The event will focus on the growing body of scholarship examining the on-the-ground practices of creators and innovators. That scholarship challenges intellectual property orthodoxy by suggesting that incentives for creative production often exist in the absence of, or in disregard for, formal legal protections. Instead, many communities rely on evolving social norms and market responses to ensure creative incentives. From tattoo artists to medical researchers, Nigerian filmmakers to roller derby players, these communities demonstrate how creativity can thrive without legal incentives, and perhaps more strikingly, that some creative communities prefer self regulation to law. We will consider both the merits and limitations of this line of research. We expect the conference to offer important practical insights for lawyers who represent clients in creative fields, helping them understand doctrinal limits on IP protection as well as the non legal considerations that shape client motivations, expectations, and business decisions.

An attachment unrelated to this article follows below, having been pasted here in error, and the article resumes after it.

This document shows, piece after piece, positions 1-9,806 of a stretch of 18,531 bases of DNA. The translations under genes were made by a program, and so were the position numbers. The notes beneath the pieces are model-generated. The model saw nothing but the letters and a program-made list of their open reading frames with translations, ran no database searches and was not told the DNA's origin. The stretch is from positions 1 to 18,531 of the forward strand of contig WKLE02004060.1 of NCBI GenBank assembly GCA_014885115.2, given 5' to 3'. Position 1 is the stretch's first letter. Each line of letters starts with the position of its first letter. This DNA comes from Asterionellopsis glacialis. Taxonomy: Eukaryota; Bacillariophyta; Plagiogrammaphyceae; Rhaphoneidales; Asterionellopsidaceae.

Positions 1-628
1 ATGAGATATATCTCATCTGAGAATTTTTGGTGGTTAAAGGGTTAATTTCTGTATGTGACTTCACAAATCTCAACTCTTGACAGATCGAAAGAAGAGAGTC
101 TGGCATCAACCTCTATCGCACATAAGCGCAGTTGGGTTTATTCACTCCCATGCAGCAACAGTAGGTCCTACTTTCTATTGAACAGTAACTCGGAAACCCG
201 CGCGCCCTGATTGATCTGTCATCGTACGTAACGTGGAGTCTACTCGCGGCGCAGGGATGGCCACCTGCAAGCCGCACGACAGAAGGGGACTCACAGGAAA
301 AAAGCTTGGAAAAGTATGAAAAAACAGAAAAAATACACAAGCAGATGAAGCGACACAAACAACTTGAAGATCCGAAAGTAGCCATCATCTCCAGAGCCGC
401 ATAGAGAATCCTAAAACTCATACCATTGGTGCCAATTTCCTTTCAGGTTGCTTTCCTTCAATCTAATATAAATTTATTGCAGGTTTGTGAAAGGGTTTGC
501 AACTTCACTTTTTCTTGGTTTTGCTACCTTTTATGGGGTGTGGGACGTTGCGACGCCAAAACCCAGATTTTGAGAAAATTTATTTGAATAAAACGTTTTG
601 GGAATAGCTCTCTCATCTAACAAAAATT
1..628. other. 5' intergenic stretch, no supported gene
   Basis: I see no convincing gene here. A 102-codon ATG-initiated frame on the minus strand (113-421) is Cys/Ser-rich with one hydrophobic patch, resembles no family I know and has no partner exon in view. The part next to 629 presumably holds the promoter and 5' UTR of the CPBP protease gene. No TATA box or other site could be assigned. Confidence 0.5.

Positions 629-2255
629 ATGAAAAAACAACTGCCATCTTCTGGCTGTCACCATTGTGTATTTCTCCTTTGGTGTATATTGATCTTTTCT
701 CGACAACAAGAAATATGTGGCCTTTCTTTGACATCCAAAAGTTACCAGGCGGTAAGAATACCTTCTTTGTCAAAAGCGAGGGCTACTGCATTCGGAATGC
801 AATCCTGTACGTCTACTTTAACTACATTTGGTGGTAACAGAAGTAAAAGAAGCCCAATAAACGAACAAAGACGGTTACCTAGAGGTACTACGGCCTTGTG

It is co-sponsored by the Harvard University Berkman Center for Internet & Society.
Hat tip: IP and IT Conferences. mw